Under Florida law, if a person's death is caused by the wrongful or negligent conduct of another person or a company, the deceased person's estate can pursue what is known as a wrongful death lawsuit against the individual or entity responsible for the death. There are time limitations within which the lawsuit must be filed as well as rules governing who is eligible to file a wrongful death lawsuit and the damages he or she can recover for the deceased person's estate.
When Can a Death Be Considered “Wrongful?”
Florida law establishes a death as “wrongful” when it is caused by a “wrongful act, negligence, default, or breach of contract or warranty.” See Fla. Stat. § 768.19. For example, if a car accident results in a death and the evidence shows the person who caused the accident and death had driven recklessly, this would permit a cause of action for wrongful death to be filed against the driver based on a claim of negligence, the most common vehicle for personal injury claims in Florida.
However, other examples may be where the death is caused by a physician or nurse who does not follow the appropriate standard of care when rendering treatment to the deceased person and that failure caused the death. This is known as a medical malpractice lawsuit. A wrongful death can also be caused by a defective product, i.e., one whose design allowed for a dangerous condition to occur or whose warnings against the danger were insufficient. An intentional act that causes the death of another can also support a claim for wrongful death.
Who Is Eligible to File a Wrongful Death Lawsuit?
Eligibility for filing a wrongful death lawsuit in Florida is set by statute. Florida Statute § 768.20 states the person who is eligible to file a wrongful death lawsuit is the “personal representative” of the decedent's estate. Meaning, an estate must be opened in probate and a personal representative appointed before he or she can file a wrongful death lawsuit for the death of the decedent. A personal representative acts on behalf of the estate to settle and distribute the assets of the estate in accordance with the decedent's will or, when there is no will, governing Florida law. When a personal representative files a wrongful death lawsuit, claiming the decedent's death was wrongfully caused by the negligent or harmful behavior of another, he or she is seeking to recover damages the death caused for any surviving family members, or other beneficiaries designated in the decedent's will, as well as the decedent's estate.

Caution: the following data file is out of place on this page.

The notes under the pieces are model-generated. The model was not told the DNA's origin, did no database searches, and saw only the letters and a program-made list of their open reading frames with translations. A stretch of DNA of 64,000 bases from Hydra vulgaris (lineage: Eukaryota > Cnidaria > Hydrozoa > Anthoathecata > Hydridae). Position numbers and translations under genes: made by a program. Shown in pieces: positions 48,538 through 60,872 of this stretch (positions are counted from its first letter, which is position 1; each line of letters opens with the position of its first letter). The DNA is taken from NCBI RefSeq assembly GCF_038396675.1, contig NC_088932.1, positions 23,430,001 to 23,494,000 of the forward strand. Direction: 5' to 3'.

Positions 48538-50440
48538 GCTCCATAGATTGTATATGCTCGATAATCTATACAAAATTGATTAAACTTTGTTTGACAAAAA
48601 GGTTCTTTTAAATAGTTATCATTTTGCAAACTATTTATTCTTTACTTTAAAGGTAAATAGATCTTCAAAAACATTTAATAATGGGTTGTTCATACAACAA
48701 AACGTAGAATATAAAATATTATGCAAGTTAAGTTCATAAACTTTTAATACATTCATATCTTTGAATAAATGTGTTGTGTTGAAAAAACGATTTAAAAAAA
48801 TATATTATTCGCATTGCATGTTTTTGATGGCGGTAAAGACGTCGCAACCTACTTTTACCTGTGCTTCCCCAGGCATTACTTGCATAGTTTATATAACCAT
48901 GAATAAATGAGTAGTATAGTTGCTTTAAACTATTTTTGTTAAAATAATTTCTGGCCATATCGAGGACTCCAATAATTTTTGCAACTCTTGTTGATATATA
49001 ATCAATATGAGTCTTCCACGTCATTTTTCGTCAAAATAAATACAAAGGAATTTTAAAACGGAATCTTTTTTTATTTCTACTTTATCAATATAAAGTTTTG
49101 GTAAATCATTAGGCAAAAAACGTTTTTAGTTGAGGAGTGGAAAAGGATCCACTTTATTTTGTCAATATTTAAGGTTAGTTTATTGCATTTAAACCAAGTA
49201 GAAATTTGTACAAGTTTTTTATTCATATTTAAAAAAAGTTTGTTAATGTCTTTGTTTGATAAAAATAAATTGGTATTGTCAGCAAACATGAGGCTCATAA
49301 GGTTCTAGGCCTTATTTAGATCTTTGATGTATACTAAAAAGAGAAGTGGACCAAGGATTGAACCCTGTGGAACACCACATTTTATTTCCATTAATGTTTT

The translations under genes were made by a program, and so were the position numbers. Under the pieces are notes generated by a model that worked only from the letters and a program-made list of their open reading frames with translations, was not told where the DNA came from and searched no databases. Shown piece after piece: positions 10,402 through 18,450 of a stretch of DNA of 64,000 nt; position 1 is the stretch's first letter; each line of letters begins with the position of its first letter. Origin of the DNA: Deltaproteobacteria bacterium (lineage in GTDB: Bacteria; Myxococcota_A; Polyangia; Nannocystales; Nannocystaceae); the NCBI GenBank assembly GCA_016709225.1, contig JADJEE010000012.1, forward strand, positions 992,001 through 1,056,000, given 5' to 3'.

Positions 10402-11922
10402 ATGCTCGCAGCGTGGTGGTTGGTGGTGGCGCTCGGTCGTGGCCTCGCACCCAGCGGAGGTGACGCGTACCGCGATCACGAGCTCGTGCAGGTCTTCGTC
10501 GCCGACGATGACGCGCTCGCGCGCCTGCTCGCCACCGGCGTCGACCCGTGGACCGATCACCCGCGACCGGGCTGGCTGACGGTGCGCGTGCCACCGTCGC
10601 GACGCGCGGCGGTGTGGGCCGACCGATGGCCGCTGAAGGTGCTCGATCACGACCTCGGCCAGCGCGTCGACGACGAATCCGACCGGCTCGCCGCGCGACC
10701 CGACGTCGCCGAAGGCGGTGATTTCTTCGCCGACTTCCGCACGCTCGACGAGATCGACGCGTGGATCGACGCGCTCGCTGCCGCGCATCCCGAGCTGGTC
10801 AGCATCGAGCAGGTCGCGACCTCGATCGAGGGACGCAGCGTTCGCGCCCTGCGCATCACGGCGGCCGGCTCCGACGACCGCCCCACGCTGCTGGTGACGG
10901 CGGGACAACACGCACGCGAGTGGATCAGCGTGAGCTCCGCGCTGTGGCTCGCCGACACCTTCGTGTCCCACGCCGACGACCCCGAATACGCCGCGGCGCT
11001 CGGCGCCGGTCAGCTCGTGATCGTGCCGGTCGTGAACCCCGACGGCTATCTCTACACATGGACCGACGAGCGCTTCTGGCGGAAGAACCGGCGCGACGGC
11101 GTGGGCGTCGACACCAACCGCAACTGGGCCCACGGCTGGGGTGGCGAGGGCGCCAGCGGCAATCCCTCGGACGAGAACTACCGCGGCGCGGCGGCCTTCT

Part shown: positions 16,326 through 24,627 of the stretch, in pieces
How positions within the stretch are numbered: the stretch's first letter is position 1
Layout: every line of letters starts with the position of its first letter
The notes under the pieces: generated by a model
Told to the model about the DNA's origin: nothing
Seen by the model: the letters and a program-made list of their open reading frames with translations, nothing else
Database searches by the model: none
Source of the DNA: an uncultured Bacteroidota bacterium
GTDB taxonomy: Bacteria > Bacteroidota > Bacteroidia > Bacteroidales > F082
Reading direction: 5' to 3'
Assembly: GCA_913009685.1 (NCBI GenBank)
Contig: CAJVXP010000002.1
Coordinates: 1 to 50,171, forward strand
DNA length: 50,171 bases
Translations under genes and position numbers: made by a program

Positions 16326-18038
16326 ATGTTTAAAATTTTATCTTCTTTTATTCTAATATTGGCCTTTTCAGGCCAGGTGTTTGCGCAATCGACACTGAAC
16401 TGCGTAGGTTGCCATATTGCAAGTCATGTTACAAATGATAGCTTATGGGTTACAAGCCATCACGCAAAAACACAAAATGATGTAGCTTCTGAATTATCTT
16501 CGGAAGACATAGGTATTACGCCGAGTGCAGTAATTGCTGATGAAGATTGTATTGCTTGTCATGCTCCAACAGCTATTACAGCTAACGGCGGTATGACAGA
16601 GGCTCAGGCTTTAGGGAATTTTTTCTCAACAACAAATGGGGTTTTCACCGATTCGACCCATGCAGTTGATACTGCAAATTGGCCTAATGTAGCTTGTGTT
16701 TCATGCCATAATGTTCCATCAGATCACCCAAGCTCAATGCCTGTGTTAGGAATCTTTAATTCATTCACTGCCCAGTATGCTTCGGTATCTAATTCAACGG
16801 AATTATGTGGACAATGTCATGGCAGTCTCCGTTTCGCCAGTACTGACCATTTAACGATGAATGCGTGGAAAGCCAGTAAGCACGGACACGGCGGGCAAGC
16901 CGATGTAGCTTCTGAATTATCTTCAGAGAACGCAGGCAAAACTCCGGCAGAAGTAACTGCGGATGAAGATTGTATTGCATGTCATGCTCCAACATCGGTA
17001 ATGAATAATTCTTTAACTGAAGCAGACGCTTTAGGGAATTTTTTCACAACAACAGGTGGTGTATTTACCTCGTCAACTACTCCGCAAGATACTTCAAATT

What Damages Can Be Recovered in a Wrongful Death Lawsuit?
At its core, a wrongful death lawsuit is really no different than a personal injury lawsuit. The only difference is, because the injured party died as a result of the wrongful or negligent conduct, the personal injury lawsuit is brought by the personal representative on the injured (now deceased) party's behalf. This means the “damages” the personal representative can recover in a wrongful death lawsuit are compensatory (monetary) damages, just as in a personal injury lawsuit. Similar to the eligibility to file a wrongful death lawsuit, the types of monetary damages the personal representative can recover are set by statute.
Fla. Stat. § 768.21 allows for different damages depending on the person entitled to receive the damages—i.e., the surviving spouse versus other survivors like children and parents, as well as the estate. Typically, the surviving family members can recover for “lost support and services” both from the date of the injury to the death as well as into the future. The surviving spouse and minor children can also recover for lost companionship and pain and suffering caused by the death. Parents of a decedent may recover depending on the age of the decedent and/or whether there are other survivors. The estate may also recover lost earnings and medical or funeral expenses.
What Is the Deadline to File a Wrongful Death Lawsuit?
The time to file a wrongful death lawsuit—that is not the result of an intentional act or manslaughter—is two (2) years from the date of the person's death. Like most of the other components and restrictions on wrongful death lawsuits, this deadline within which to file a lawsuit—commonly referred to as a “statute of limitations”—is set by statute. See Fla. Stat. § 95.11(4)(d). This time period can run much quicker than you think when you and the family are still reeling from the death, dealing with the decedent's belongings, debts, contracts, business matters, and life insurance, if there is any. Then there will be the opening of the estate and much administrative work involved there that will consume you.
As experienced personal injury attorneys who have handled many wrongful death lawsuits, we have seen how stressful and upending a sudden death can be. If you believe the death of someone you know was caused by another person's wrongful or negligent contact, please do not hesitate to contact us to get answers to your questions and find out whether you should pursue a claim for wrongful death. We never charge any fee or cost or require any obligation to simply sit down with you and talk about what happened.